As the Arab world melts down, America's capacity to pressure its close ally Israel decreases. If there's a deal with Iran on the nuclear issue, Washington will have its hands full trying to get Israel and Congress to support it. Washington needs to keep Jerusalem close; pressuring Israel on any issue while IS beheads Americans and the Arab world is in turmoil just doesn't compute. (Foreign Policy)
  • Why Iraqi Army Can't Fight, Despite $25 Billion in U.S. Aid, Training - David Zucchino
    On June 9 in Mosul in northern Iraq, a federal paramilitary police division and two army divisions disintegrated as thousands of soldiers and police officers shed their uniforms, dropped their weapons and ran for their lives before attacking Islamic State fighters. "Our commanders were afraid of Daesh [IS]. They were too afraid to lead us," said police officer Hussein Shehab, 43. The military collapsed in Mosul even though Washington spent eight years and $25 billion to train, arm and equip Iraq's security forces.
        Iraqi security force members acknowledge that many Sunnis and other minorities see the Shiite-led army as a brutal occupying force. Under former Prime Minister Nouri Maliki, a Shiite, Sunnis were driven out of the security forces and replaced by Shiites. Worse, Maliki integrated Shiite militias, accused of torturing and killing Sunnis, into the army and police. "The army became Maliki's private militia," said retired U.S. Army Maj. Gen. Paul D. Eaton, who was in charge of military training in Iraq in 2003 and 2004.
        Shehab said U.S. training was useful. But as soon as the American advisors left, "our commanders told us to ignore what the Americans taught us." Shehab and others said their ranks in Mosul were infiltrated by Islamic State agents posing as police or soldiers. The militants knew their plans and operations, they said, and some commanders were sympathetic to Islamic State.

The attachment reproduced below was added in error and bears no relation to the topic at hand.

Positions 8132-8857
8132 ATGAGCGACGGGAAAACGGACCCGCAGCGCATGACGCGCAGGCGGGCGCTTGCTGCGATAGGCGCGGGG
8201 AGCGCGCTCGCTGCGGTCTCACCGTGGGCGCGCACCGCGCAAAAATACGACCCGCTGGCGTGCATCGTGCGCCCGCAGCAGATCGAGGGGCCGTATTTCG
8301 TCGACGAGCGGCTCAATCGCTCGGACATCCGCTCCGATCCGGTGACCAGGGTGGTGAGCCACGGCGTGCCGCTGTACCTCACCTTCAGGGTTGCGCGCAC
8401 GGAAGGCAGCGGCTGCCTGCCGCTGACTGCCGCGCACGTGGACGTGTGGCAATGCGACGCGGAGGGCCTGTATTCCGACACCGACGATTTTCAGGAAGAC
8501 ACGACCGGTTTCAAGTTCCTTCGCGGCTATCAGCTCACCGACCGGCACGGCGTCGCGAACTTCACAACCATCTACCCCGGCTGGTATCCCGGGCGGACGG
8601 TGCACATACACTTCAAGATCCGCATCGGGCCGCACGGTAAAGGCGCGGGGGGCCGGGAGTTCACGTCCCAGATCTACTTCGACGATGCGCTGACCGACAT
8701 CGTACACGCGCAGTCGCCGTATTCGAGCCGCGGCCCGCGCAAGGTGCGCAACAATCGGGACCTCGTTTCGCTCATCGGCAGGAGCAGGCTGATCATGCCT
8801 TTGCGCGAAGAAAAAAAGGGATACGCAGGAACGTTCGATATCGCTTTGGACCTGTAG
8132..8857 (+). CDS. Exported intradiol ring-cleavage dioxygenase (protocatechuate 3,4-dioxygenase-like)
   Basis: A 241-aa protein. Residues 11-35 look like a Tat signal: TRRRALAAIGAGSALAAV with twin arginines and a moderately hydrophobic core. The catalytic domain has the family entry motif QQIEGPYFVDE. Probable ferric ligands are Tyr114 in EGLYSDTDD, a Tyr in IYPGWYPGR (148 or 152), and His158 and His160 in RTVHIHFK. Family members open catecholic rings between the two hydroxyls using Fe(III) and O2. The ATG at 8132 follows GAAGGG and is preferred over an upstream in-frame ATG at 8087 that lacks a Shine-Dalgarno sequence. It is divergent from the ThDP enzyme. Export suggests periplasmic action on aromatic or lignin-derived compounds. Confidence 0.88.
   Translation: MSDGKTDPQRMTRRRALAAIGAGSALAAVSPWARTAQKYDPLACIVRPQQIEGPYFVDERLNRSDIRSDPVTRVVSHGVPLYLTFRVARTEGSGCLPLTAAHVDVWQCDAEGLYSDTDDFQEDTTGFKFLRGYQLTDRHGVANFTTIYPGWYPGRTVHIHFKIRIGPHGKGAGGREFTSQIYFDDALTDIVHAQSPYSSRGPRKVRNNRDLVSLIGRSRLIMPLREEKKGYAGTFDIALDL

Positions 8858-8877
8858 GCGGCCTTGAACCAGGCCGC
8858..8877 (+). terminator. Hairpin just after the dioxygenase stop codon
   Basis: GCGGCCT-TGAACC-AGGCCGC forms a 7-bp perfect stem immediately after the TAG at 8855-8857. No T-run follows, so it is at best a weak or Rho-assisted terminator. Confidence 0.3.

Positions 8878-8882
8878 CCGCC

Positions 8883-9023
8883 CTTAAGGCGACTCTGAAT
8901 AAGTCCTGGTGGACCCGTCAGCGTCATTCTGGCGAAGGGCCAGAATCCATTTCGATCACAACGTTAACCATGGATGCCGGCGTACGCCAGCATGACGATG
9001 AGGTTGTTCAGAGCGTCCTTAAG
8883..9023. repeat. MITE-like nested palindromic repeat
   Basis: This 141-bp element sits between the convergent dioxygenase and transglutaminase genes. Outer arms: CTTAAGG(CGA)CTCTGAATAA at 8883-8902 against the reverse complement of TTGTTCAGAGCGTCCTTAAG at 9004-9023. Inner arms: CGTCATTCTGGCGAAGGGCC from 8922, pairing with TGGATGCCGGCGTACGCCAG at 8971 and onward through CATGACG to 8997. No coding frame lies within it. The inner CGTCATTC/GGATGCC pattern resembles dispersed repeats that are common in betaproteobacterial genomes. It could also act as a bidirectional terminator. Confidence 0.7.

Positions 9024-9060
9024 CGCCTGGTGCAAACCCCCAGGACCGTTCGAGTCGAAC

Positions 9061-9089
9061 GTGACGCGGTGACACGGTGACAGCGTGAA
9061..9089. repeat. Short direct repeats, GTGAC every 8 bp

Eaton said without competent ground forces, U.S. and coalition airstrikes will have minimal effect because they cannot teach the "moral component" to fight and die for a common cause. "Until the Iraqi soldier in his eyes is a legitimate actor for a legitimate government, we are not going to have any hope of success."  (Los Angeles Times)
  • Long-Term War Against IS Needs to Be Fought by Iraqis and Syrians - Walter Pincus
    The fight against the Islamic State will last for years, and U.S. military power won't decide the issue. "It's a three- to four-year effort, because that's what it's going to take to get the indigenous forces prepared and to do this," Gen. Ray Odierno, the U.S. Army's chief of staff, told CNN on Wednesday. "The long-term war against [the Islamic State] needs to be fought by the indigenous capability there. It needs to be fought by Iraqis. It needs to be fought by Syrians. It needs to be fought by other Arabs, because it's their country and they need to win that back."  (Washington Post)